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Calcutta, Jan. 23: Banks are willing to finance tea companies with good creditworthiness even as the Indian Banks’ Association (IBA) take up the issue of tea financing package tomorrow.
Indian Tea Association chairman C. K. Dhanuka said, “We can see banks have started taking some interest in the tea sector once again. This may be due to the slight recovery in the tea industry.”
“Banks are willing to provide funds to companies with good creditworthiness. They are a little shaky about firms with a poor track record. But once IBA takes a look at the industry’s demand it will become easier for us to get funds,” he added.
A senior official of United Bank of India said, “We are keen to provide funds to the tea sector. We know that they have been passing through bad times. However, of late there has been some recovery in the prices of tea. We feel that the financial health of the companies will also recover and it will be easier for us to finance them.”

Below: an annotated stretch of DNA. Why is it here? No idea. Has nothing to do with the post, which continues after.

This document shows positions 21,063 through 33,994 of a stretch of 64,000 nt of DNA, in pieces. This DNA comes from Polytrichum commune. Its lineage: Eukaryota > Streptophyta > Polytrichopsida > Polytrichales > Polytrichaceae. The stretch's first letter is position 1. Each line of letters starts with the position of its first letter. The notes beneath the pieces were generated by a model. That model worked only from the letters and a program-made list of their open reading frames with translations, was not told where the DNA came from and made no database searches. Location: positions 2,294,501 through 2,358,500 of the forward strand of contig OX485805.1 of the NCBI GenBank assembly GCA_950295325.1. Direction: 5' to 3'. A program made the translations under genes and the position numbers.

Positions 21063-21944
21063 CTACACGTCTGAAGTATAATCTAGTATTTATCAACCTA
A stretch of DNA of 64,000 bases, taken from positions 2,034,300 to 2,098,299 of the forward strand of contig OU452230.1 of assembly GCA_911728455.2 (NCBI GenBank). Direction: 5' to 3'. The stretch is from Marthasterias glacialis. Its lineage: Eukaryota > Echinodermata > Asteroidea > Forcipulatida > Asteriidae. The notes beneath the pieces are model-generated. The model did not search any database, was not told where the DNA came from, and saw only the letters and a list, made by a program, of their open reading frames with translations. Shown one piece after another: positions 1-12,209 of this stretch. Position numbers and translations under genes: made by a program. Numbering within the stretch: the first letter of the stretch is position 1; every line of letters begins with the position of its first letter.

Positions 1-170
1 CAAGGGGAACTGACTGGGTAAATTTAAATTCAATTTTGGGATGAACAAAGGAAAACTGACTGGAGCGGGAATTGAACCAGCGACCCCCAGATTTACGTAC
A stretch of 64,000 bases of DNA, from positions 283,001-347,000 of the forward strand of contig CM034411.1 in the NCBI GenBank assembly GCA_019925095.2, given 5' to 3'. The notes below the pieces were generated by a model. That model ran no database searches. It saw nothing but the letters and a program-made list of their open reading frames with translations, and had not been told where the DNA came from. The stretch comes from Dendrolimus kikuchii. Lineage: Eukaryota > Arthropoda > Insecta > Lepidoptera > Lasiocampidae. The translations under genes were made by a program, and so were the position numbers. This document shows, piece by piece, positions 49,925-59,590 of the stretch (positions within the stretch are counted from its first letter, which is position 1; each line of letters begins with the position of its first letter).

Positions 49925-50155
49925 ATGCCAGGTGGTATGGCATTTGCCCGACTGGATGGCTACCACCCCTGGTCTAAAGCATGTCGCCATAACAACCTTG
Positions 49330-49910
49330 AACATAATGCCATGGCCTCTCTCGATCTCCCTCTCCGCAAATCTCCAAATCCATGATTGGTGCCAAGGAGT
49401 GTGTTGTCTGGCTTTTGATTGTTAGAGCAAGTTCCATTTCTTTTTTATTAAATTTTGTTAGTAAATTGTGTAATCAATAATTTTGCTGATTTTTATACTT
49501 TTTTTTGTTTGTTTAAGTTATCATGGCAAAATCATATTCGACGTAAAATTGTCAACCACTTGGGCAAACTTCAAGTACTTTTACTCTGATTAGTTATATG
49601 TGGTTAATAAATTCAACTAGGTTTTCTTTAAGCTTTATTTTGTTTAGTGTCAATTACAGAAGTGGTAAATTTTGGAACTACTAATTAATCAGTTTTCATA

The tea industry has asked IBA to reduce the rate of interest to 9 per cent from the prevailing prime lending rate of 11.5 per cent and convert a portion of the working capital loan to term loan. The total working capital loan from banks is to the tune of Rs 1,800 crore.
“Tea is one of the major areas of investment. But we also have to remain cautious while granting loans to the sector so that they do not turn into non-performing assets. But we have also heard that the tea industry is showing some recovery. We may take a re-look at the sector,” the official added.
Meanwhile, the Bengal government has decided to take a stand on the closed gardens in the Dooars after discussing with the management and the trade unions.
The tea committee set up by the state government and chaired by the state commerce and industry secretary has submitted a report on the tea industry to chief minister Buddhadeb Bhattacharjee and state labour minister Mohammad Amin.
The state government has convened a meeting with the owners of closed tea gardens on February 5 followed by a separate round of discussion with the gardens’ trade unions the next day. After obtaining views of both the sides, the government would take a decision, state government officials said. They, however, did not specify the kind of steps the state would take to resolve the crisis in the tea gardens.